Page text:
Success factors

Mental health in 2023: addressing burnout in hybrid and remote workspaces

Published on
June 8, 2023
Elisha Dunn
Content Manager
Subscribe to our
By subscribing you agree to with our Privacy Policy.
Thank you! Your submission has been received!
Oops! Something went wrong while submitting the form.

What does the workplace of the future look like? And how does it contribute to employees’ mental well-being? 

As work environments continue to change in a post-pandemic world, working for a company that allows you to work from home a few days out of the week (or even work remotely full time) is a modern-day dream that most employees enjoy.

However, these new ways of working also have their downsides when not managed properly.

Whether it is responding to work emails while trying to relax on your couch or struggling to disconnect from work when your office is just a few steps away from your bedroom, this blurring of boundaries between office and home is just one of the many contributors to burnout and mental health issues in the workplace. 

To make matters worse, many employees are struggling with communication, connection, coordination, and creativity in this new environment, leading to feelings of isolation, low motivation, and decreased job satisfaction.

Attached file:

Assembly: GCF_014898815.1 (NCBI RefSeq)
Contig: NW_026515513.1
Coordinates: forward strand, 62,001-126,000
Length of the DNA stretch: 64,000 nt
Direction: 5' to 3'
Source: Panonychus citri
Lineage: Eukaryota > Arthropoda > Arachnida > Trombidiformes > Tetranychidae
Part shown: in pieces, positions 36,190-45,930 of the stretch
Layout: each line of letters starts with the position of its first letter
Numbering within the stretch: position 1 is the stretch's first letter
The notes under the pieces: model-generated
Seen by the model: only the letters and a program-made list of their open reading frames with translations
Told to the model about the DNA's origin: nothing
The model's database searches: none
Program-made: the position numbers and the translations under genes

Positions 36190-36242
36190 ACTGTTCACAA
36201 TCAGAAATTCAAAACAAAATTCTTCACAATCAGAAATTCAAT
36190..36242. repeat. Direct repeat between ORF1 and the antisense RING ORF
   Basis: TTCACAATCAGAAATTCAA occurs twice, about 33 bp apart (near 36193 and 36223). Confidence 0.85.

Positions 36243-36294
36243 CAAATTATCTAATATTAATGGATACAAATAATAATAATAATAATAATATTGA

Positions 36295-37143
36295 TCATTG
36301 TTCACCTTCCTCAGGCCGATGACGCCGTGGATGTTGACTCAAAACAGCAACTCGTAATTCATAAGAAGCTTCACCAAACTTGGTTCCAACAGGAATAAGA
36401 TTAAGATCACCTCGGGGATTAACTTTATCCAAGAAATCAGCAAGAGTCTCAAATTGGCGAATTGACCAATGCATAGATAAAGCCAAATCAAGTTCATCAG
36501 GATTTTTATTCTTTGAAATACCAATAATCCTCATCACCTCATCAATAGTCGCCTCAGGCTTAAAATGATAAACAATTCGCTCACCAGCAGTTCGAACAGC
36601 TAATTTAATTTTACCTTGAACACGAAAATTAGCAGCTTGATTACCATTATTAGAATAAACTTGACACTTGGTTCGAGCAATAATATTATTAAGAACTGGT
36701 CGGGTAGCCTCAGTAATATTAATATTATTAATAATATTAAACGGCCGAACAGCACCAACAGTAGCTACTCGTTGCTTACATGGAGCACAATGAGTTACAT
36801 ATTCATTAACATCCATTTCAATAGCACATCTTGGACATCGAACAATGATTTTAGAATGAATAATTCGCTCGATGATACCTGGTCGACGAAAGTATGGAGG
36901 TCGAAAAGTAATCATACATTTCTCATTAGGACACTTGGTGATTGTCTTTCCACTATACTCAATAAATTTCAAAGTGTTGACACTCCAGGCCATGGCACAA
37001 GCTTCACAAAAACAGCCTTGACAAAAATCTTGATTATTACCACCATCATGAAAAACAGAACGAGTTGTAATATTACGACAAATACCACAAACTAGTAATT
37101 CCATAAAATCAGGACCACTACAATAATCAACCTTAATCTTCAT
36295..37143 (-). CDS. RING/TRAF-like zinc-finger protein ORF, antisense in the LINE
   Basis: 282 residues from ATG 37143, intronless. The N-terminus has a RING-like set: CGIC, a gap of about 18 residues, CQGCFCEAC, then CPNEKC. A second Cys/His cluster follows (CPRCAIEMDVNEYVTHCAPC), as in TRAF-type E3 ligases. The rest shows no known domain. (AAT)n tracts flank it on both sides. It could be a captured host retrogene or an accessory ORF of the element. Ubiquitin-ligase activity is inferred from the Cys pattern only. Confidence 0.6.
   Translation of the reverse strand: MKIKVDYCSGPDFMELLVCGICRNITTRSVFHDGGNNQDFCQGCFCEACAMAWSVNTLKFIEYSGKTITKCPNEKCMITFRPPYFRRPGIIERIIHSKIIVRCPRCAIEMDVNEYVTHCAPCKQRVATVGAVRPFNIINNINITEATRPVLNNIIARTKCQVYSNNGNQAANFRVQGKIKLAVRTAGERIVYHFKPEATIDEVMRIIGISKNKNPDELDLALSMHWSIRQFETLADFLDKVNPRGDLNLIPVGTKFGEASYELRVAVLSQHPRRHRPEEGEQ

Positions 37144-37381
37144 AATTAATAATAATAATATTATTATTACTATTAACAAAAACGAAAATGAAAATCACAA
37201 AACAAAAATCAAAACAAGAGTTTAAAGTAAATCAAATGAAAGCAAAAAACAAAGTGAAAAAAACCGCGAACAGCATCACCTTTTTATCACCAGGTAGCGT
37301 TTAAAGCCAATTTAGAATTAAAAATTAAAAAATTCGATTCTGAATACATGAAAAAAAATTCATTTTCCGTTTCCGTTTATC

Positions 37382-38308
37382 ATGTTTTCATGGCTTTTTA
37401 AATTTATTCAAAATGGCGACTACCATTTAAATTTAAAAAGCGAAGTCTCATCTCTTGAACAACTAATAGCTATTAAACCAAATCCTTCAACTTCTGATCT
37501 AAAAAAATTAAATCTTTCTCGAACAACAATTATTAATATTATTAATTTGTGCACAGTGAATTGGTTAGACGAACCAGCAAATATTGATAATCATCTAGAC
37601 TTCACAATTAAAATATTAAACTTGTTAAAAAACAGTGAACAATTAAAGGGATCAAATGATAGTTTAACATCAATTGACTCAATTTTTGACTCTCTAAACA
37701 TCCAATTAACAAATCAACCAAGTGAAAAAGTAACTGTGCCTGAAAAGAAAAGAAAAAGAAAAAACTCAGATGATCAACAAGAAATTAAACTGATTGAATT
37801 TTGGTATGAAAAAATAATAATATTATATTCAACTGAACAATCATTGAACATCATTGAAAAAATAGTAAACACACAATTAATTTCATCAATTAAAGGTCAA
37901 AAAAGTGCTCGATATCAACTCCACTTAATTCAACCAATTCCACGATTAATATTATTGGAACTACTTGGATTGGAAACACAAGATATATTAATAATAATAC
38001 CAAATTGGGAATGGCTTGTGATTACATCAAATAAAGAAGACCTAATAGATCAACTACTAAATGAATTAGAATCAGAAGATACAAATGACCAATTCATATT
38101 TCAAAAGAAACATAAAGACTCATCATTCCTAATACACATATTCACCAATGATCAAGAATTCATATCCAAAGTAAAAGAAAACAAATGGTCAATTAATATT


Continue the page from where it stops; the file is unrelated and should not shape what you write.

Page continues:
The 2023 workforce can be a thrilling and rewarding movement to be part of, but it is essential to acknowledge and address the challenges of hybrid and remote working environments to ensure employee well-being. 

In this article, we will delve deeper into these challenges and explore 6 important factors to consider in order to promote a happy, productive workforce in 2023.

Let’s begin.


Causes of Burnout and Mental Health Issues in the Workplace

Burnout and mental health issues in the workplace are complex and multi-dimensional, with different individuals experiencing varying degrees of challenges.

One of the primary causes of burnout is overwork, as employees try to balance the demands of home life with maintaining the same level of work performance.

Additionally, in a remote work environment, it can be difficult to maintain a sense of connection and teamwork. Employees may then feel isolated, unsupported, and/or undervalued, leading to a lack of motivation and engagement.